“We’re seeing for the first time in quite a while actual dollars being spent where the most needed projects are,” Ms. Cohan said, describing the overall sum as an increase of nearly one-third from five years earlier.

The added funding not only allows the construction of major new roadways, such as the recently completed U.S. 301 extension, it also enables DelDOT to spend more on paving and repairs.

Of course, the big projects are the ones that grab headlines, and there are plenty of projects DelDOT is excited about.

Officially opened last month, the U.S. 301 extension stretches 14 miles, starting from Saint Georges, passing Middletown and going over the Maryland state line, where it connects with the already existing U.S. 301. Ms. Cohan expects it to provide an economic boost to Middletown, and it should reduce congestion in the town.

Asked about the most notable Kent County project, Ms. Cohan pointed to the long-awaited Camden Bypass, which will widen U.S. 13 at the Puncheon Run and divert traffic from Camden’s main throughway. Construction isn’t set to begin for several years, but the project is the top-rated one in Kent per DelDOT’s criteria.

Traffic heads northbound past overpass construction in Little Heaven. Delaware State News/Marc Clery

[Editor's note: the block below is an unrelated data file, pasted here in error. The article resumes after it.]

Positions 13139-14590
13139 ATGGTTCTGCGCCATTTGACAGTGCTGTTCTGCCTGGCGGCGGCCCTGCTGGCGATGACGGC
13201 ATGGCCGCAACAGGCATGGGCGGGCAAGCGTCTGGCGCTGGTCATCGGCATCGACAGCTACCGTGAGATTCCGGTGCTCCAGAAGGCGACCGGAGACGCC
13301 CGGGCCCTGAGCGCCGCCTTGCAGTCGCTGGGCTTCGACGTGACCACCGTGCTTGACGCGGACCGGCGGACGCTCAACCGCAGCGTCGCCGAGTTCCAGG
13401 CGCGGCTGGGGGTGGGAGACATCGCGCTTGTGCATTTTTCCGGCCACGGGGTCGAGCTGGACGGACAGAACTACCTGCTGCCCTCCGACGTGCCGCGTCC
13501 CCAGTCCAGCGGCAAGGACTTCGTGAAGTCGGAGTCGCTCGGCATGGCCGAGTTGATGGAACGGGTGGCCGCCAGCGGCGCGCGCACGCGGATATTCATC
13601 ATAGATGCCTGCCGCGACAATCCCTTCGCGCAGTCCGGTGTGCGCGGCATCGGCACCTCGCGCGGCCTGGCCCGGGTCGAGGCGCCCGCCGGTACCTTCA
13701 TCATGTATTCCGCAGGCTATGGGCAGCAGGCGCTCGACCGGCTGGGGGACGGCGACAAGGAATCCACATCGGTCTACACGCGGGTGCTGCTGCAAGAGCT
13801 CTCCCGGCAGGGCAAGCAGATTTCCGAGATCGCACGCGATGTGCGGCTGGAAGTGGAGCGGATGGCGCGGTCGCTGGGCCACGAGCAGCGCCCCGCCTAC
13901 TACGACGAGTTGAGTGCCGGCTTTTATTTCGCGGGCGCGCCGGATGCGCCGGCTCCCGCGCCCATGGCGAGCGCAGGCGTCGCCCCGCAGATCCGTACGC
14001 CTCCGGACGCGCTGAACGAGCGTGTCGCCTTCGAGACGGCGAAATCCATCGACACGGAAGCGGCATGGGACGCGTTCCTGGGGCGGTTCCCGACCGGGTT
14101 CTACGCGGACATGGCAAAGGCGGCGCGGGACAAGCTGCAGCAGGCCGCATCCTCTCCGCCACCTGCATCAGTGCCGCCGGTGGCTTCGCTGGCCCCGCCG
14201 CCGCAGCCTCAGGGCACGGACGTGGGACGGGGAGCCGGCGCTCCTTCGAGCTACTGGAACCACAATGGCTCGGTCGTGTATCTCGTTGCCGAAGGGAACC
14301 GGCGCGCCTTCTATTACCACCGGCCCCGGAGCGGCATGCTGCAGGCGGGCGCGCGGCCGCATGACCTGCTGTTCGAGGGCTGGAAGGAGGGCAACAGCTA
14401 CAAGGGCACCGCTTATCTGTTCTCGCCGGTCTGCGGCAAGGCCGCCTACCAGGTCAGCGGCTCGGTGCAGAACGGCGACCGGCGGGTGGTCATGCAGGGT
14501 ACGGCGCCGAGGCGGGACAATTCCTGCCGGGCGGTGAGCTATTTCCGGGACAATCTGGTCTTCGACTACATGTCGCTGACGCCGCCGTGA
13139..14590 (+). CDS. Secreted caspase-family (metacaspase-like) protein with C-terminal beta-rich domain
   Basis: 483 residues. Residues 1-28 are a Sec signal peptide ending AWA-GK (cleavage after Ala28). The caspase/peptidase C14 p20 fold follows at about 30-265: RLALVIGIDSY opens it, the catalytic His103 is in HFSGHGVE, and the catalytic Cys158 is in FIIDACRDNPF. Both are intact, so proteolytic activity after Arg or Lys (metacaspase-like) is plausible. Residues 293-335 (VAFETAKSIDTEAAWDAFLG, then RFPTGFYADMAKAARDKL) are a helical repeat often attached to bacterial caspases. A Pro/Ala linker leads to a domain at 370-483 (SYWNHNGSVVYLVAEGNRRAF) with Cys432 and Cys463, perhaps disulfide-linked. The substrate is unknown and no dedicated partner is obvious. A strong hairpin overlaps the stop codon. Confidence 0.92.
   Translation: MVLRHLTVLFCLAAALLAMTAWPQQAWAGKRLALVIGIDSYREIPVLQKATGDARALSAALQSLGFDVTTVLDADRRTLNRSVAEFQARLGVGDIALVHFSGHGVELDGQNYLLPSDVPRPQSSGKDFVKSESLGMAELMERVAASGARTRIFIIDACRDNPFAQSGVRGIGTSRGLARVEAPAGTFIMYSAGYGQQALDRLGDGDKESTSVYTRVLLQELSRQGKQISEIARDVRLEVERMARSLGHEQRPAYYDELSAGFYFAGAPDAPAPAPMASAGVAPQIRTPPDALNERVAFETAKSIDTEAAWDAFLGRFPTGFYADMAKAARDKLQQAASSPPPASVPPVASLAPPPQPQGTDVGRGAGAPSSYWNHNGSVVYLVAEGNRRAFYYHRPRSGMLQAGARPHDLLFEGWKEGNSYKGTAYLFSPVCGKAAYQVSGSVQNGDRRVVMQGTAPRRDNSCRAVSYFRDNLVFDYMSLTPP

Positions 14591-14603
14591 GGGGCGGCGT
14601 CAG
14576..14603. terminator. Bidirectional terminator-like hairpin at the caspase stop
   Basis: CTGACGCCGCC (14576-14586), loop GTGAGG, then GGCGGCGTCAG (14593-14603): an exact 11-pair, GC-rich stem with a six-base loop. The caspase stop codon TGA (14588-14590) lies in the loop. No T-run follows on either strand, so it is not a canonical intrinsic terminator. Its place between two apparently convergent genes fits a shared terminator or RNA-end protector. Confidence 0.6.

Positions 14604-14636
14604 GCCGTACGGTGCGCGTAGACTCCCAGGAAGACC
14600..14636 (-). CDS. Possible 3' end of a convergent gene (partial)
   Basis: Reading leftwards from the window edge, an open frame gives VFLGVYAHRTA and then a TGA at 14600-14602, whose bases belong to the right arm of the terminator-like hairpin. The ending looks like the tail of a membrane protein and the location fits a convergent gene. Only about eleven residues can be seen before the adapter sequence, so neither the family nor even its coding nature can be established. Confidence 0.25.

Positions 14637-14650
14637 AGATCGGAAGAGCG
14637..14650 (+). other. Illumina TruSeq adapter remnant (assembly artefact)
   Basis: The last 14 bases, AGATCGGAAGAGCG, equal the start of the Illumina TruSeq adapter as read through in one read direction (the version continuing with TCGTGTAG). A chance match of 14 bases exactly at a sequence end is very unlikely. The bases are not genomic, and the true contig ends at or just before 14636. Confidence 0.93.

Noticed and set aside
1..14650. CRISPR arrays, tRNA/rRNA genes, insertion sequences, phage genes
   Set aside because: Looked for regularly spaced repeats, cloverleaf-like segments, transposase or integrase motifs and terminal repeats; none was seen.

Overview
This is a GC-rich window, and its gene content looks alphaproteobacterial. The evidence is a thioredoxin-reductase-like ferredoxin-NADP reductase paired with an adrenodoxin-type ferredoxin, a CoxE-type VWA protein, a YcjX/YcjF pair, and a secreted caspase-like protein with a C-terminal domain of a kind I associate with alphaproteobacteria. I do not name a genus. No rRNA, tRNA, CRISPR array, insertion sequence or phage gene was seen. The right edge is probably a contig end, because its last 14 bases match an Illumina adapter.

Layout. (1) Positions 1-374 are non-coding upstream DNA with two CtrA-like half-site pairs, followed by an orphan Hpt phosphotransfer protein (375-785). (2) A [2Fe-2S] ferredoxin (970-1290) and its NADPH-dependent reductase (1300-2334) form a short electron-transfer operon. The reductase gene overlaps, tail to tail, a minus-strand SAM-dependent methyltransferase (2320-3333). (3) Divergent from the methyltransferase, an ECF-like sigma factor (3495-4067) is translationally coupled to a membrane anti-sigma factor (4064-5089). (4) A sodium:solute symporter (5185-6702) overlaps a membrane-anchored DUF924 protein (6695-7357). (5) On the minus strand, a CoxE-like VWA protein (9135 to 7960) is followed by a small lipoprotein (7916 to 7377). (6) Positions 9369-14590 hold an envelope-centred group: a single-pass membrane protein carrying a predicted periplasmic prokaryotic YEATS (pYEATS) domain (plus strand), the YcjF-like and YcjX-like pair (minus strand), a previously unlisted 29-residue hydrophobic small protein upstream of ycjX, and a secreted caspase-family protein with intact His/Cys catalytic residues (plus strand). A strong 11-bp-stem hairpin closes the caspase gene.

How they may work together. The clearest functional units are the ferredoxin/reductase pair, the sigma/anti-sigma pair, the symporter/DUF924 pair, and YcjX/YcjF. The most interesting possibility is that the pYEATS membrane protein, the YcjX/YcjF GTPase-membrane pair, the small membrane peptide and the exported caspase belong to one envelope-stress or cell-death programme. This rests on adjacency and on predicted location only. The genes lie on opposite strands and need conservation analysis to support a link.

The agency plans to launch 16 new all-electric buses in the spring, and it is hopeful lawmakers will approve a new economic development fund. Proposed by Gov. Carney — on the advice of DelDOT planners, Ms. Cohan noted — the Transportation Infrastructure Investment Fund would enable DelDOT to better respond to business needs.

In the event a company is considering moving to Delaware but wants to see infrastructure improvements first, be it a new access road or repaving, DelDOT can use money from the fund to get to work on projects that otherwise might not go under construction for several years.

“The target for that is economic development projects that would be very attractive but would require transportation upgrades that aren’t in the capital program,” Gov. Carney said.

Although some caution each project should be judged on its merits, lawmakers are generally supportive of spending money on infrastructure. Such projects benefit Delawareans in many ways, officials say, boosting economic development, improving public safety and making transit easier.

Construction workers on top of the overpass in Little Heaven. Delaware State News/Marc Clery

That kind of spending also avoids building recurring expenses into the operating budget, one of Gov. Carney’s main priorities.

“It’s bringing the citizens new services through an actual product that they can touch, feel and enjoy,” Rep. Quinn Johnson, a Middletown Democrat who co-chairs the budget-writing Joint Finance Committee, said.

In addition to the money allocated to it by Washington as part of a formula, Delaware is aggressive in pursuing federal grants, Ms. Cohan said.

And all that spending, she believes, pays off in a big way.

“Go ride roads in other states and then tell me what you think,” she with a laugh when asked how Delaware’s roadways stack up against its neighbors’.